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So far, so good for prog rock's great escapee Gabriel

As part of an expectant group of people waiting anxiously for Television's Marquee Moon debut to arrive at the Liffey Street branch of Golden Discs one fine evening in 1977, there was another album I was rather keen on. Although it may have seemed at odds with the somewhat Stalinist revision which was going on at the time, I was itching to hear Peter Gabriel's debut solo album.

The single Solisbury Hill had been picking up airplay and sounded intriguing and, anyway, Gabriel seemed like a much more interesting musical explorer than many of his fellow Prog Rockers, this being one of the main reasons he left Genesis two years previously.

It certainly wasn't a disappointment and over the course of the next few years Gabriel proved himself quite the innovator. An interest in music from different parts of the world led him to found the Real World label and set up the Womad festival, these exotic influences also bleeding into his own music.

His 1980 album featured tribal drums on the stirring Biko, in tribute to the murdered anti-apartheid activist, while Kate Bush provided eerie backing vocals on the marvellous Games Without Frontiers, a song about the futility of conflict which still somehow managed to reach No.4 in the UK charts.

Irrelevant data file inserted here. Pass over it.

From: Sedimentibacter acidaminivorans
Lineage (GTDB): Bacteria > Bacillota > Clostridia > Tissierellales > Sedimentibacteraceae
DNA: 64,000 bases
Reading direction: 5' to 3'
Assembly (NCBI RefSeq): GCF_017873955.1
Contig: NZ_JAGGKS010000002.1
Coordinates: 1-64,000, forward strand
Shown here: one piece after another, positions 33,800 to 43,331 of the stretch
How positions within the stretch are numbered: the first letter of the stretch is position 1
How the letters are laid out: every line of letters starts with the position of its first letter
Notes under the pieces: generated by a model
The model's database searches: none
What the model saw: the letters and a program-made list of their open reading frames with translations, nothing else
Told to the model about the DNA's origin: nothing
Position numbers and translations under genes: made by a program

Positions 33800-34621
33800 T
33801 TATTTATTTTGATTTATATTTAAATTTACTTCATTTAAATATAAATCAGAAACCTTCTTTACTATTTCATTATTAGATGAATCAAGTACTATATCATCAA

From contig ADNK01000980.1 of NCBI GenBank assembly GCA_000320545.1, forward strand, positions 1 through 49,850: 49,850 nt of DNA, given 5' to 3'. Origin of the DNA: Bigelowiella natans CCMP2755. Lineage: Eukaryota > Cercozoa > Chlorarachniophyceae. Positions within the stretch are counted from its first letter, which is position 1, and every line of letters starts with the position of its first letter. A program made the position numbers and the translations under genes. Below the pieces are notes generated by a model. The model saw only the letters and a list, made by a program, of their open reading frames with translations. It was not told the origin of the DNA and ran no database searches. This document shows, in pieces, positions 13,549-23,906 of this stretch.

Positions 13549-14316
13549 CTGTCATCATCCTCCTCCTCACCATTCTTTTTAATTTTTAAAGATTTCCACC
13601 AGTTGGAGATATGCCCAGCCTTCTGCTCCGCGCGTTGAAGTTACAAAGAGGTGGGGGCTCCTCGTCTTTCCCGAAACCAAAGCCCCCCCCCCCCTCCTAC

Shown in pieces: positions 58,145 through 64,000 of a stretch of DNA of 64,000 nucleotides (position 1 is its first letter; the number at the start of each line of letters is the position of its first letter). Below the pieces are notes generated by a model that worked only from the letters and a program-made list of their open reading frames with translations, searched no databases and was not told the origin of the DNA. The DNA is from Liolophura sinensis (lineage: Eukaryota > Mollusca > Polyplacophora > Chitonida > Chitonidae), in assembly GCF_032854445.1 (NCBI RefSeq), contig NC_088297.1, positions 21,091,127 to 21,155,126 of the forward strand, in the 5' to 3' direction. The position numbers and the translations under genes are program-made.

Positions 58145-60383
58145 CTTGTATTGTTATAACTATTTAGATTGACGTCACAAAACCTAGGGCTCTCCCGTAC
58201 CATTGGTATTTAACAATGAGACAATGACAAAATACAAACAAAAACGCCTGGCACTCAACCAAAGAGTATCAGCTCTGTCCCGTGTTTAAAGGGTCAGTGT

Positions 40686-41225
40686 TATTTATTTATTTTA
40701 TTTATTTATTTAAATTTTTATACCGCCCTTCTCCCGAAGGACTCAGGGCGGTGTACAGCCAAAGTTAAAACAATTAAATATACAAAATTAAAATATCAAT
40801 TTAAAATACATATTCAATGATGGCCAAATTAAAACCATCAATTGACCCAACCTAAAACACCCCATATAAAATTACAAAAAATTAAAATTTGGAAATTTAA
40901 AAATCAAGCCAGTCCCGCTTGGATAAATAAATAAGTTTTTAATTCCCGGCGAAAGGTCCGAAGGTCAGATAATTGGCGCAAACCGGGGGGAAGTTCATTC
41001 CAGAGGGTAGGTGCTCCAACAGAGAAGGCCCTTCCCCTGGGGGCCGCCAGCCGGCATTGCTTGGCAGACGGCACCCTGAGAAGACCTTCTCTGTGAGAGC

Six years later and Kate Bush would again feature on one of the key songs on Gabriel's most successful album, the multi-million selling worldwide smash that was So.

On Don't Give Up Bush and Gabriel duetted to mesmerising effect on a song in which the male vocal reeks of despair in the face of unemployment and poverty which the female counters with unswerving loyalty and reassurance.

Showing just how that period in music was 'anything goes' the song which caught the world's attention was Sledgehammer, a slickly-arranged, suggestive slice of white funk whose accompanying award-winning video (courtesy of Wallace & Gromit creators Aardman) became one of the most played promo films in the history of MTV.

Following the success of So and its subsequent world tour nothing Gabriel has experimented with since has come close to capturing what was very much an album of its time. But what an album it remains.

>George Byrne

Peter Gabriel performs So at the 3Arena on Wednesday